A new report by Social Action has revealed that Nigeria was fast re-entering the debt trap few years after it controversially exited the Paris and London Clubs debt overhang with payments amounting to over $14 billion in 2005.
The report “WHOSE BURDEN? EXAMINING THE GROWING PUBLIC DEBT CRISIS IN NIGERIA” launched in November 2015 in Abuja, shows a rapid rise in the country’s debt profile between 2006 and 2015. It revealed that government at both the federal and state levels have within this period acquired several loans to purportedly fund both capital and recurrent expenditure items. The report disclosed that the loans were effectively compromising the development of the country with a large percentage of the country’s budget and resources dedicated to debt servicing.
The report which revealed massive gap between loans acquired and actual projects executed identified fiscal excesses by public officials, poor planning and management, over-reliance on statutory allocation amongst others as some of the reasons for the dire financial situation of both the federal and sub-regional governments in the country.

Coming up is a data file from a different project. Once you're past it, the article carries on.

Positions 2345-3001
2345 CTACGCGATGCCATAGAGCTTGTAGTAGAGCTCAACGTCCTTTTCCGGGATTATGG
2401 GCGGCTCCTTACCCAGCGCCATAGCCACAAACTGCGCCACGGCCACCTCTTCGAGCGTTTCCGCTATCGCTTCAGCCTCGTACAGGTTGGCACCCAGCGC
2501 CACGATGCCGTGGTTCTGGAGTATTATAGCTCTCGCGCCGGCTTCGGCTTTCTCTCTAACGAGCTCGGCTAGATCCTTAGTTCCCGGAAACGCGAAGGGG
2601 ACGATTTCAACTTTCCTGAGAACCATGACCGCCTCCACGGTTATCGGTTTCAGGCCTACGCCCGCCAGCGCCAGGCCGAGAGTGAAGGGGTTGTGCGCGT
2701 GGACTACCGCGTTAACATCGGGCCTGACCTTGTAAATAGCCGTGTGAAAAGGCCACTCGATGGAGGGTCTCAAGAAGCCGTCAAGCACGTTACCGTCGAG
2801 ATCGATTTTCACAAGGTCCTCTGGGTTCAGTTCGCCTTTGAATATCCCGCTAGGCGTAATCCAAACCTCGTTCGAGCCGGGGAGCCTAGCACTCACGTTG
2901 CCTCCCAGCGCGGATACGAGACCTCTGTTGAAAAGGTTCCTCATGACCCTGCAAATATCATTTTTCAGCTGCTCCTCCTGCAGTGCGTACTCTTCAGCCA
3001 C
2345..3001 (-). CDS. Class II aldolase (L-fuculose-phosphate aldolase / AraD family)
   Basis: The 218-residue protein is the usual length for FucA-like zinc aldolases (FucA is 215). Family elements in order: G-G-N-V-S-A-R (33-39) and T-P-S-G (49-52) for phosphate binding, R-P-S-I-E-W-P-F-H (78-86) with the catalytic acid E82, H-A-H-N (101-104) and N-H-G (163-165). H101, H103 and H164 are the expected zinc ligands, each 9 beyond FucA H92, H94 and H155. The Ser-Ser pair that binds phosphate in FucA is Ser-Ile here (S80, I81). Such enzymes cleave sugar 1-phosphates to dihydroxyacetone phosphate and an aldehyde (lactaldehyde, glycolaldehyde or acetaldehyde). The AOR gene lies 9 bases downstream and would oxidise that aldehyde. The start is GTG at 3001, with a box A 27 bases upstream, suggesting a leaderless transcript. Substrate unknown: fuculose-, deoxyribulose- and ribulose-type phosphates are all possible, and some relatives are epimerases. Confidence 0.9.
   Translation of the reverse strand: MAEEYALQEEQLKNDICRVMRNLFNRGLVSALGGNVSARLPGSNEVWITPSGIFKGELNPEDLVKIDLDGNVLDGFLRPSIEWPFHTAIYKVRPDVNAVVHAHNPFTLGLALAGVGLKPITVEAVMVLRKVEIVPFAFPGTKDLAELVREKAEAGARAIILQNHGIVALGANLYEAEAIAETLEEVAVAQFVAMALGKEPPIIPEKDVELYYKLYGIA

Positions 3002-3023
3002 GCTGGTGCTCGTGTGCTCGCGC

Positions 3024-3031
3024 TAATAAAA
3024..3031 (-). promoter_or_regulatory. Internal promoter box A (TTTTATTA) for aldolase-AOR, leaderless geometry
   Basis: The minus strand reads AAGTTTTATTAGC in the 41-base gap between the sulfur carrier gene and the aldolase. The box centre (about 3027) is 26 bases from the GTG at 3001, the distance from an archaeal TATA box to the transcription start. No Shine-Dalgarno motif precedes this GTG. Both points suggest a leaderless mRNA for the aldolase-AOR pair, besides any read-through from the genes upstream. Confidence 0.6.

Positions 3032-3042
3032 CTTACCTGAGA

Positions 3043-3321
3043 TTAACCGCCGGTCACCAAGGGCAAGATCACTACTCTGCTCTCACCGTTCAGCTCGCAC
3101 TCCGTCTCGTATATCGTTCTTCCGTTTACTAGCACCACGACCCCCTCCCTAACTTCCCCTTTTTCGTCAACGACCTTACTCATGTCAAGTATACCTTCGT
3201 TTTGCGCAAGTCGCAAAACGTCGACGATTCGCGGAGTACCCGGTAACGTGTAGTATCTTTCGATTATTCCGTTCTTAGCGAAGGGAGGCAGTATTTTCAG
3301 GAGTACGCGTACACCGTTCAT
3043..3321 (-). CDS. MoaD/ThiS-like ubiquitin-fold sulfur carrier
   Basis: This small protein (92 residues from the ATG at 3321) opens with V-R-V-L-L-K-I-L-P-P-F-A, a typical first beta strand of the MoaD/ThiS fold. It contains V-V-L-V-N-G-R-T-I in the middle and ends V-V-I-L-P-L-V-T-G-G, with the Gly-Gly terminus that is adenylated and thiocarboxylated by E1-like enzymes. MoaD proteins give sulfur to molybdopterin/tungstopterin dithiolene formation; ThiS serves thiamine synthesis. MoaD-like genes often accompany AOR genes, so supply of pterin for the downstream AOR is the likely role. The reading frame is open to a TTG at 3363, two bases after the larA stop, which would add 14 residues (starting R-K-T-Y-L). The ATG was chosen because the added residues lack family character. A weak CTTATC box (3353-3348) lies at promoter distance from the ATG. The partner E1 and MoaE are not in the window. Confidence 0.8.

It urged the National Assembly to immediately place a moratorium on all external borrowings while it conducts a full audit of the previous loans acquired to establish their usage as well as take other measures it recommended to shield Nigeria from the debt trap
- Climate Justice2022.12.10THE NIGERIA SOCIAL ACTION CONFERENCE 2022 – CLIMATE ACTION: ADDRESSING LOSS AND DAMAGE FROM FLOOD AND DRAUGHT IN NIGERIA
- Nigeria Social Action Camp 2022, held at the Man' War Leadership Training Centre, Aluu, Port HarcourtNews2022.12.06RECLAIMING THE CIVIC SPACE FOR TRANSFORMATIVE GOVERNANCE AND POLITICAL CHANGE IN NIGERIA
- Uncategorized2022.12.03PLANET GRAB: CONVERGING, COMPOUNDED COLONIALISMS OF CONSERVATION, CARBON MARKETS AND EXTRACTIVISM.
- The Director and Staff of the National Oil Spill Detection and Restoration Agency (NOSDRA) pay host to Social Action team lead by Dr Uche IgwuNews2022.12.02NOSDRA COMMITS TO COLLABORATING WITH SOCIAL ACTION IN ADDRESSING ENVIRONMENTAL DEGRADATION IN THE NIGER DELTA